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Rising Sea Levels Threaten Historic Jamestown

Rising sea levels threaten historic Jamestown
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JAMESTOWN, Va. (AP) - Rising sea levels are threatening Jamestown, the site of the first permanent English settlement in North America.

Jamestown Island, where most of Jamestown is located, lies 3 feet or less above the tidal James River. Scientists project that it will be underwater by 2100 bu flooding will increase long before then.

Storms and erosion already have taken their toll. The island was created by an 18th-century storm that punctured a land bridge that once connected the Jamestown peninsula to the mainland. More recently, much of the island was flooded in 2003 by Hurricane Isabel, which damaged a visitor center and caused $3.5 million in damage to ceramics, metal tools and other artifacts in the center. In 2011, a seawall protecting Jamestown's historic fort site was damaged by Hurricane Irene.

"What we're seeing and what's being predicted is the sea-level rise is going to exacerbate everything," Dorothy Geyer, the natural-resource specialist for the Colonial National Historical Park, told the Richmond Times-Dispatch (http://bit.ly/XAw39TV ).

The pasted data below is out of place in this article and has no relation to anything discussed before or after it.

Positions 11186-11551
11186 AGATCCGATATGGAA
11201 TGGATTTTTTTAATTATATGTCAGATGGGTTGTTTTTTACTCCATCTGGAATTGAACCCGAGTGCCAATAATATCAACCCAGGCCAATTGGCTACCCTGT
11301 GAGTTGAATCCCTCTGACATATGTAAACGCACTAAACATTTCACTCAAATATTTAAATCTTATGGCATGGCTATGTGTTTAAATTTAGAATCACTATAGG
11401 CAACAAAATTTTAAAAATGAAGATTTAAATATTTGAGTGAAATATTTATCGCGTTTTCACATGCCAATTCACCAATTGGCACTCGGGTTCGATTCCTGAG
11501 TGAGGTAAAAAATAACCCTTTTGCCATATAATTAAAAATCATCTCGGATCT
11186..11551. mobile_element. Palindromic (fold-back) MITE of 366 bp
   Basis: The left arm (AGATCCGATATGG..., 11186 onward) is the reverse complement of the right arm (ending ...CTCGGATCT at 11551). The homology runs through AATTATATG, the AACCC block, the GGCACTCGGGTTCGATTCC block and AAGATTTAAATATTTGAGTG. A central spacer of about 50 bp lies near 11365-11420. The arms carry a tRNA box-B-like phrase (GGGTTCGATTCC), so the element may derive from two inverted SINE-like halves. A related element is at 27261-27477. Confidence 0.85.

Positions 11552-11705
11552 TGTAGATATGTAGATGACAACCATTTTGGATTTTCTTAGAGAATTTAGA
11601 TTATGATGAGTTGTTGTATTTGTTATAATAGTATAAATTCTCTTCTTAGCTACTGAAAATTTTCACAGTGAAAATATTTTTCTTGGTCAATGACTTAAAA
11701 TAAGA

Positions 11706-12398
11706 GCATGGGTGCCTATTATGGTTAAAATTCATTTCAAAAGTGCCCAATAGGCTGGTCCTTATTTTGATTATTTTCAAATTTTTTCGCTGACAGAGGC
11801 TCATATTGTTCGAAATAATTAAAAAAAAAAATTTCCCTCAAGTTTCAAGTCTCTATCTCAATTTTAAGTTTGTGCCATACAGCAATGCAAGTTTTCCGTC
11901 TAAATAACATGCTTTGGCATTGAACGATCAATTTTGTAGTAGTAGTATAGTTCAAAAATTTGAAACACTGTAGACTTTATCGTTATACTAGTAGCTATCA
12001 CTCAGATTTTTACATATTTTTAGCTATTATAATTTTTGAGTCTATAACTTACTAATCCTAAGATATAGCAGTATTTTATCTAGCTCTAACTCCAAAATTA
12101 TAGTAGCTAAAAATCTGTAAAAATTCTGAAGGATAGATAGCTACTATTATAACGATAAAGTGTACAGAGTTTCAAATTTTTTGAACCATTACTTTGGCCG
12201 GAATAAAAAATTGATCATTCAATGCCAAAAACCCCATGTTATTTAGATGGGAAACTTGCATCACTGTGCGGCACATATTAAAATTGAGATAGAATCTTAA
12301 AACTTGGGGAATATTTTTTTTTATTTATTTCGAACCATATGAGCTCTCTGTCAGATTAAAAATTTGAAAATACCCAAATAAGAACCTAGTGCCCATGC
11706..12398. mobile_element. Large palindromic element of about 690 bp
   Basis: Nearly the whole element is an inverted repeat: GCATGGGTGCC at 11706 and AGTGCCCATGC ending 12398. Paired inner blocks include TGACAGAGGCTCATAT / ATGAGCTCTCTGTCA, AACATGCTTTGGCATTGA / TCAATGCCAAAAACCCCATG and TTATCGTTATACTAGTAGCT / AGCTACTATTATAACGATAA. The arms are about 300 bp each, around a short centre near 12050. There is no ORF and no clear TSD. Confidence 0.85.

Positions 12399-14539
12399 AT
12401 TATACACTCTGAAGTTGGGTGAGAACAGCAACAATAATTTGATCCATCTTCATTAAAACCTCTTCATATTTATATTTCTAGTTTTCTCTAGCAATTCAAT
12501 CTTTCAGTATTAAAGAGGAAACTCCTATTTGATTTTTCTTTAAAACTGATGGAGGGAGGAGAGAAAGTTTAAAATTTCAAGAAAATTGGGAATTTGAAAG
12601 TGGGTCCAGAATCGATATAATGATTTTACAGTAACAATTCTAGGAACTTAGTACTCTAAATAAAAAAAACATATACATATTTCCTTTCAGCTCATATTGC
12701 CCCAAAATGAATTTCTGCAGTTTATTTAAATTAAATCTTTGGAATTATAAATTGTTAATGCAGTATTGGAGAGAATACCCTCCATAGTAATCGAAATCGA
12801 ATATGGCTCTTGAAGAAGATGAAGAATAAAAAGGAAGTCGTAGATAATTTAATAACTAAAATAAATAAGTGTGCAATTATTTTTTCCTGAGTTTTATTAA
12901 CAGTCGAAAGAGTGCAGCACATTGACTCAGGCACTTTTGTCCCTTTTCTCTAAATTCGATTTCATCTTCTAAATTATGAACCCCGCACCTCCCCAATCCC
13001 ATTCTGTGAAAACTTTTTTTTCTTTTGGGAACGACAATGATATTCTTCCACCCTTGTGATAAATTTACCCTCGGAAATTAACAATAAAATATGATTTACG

Most of the 1,473-acre island lies within the park. A 22½ -acre area that includes the original fort site and a 17th-century church tower is owned and managed by the nonprofit Preservation Virginia.

Geyer said National Park Service is working to determine how to adapt, looking at current studies and planning additional research.

Preservation Virginia also has taken steps to protect Jamestown. When storms approach, its plan calls for sandbags to be placed around the fort and church areas. To guard against flooding, an archaeology museum and some other buildings constructed in recent years were elevated.

"We believe we are one of the most important sites in America, the first permanent colony, and it is our goal to preserve this for future generations," said Sheryl Mays, director of operations for Preservation Virginia at Jamestown.

That future could be grim. In 50 to 100 years, lands that the colonists walked on "are not going to be there anymore," said Carl Hobbs, a marine geologist with the Virginia Institute of Marine Science.

"You can only fight nature for so long, because she will win," Hobbs said.

Unlike other low places threatened by rising seas, the solution is not moving buildings and people. Jamestown is comprised of wild marshes and historic sites that still contain artifacts underground.

"You can't move history," Hobbs said.

Two environmental groups, the Rocky Mountain Climate Organization and the Natural Resources Defense Council, warned in a 2010 report that Jamestown is in danger of being inundated by the river. Much of it could be washed away by rising water levels and stronger coastal storms before then.

"It's a national park, built around a historic event, that we may only see through photographs in a few decades," said Skip Stiles, director of Wetlands Watch, a Norfolk group raising concerns about rising sea levels.


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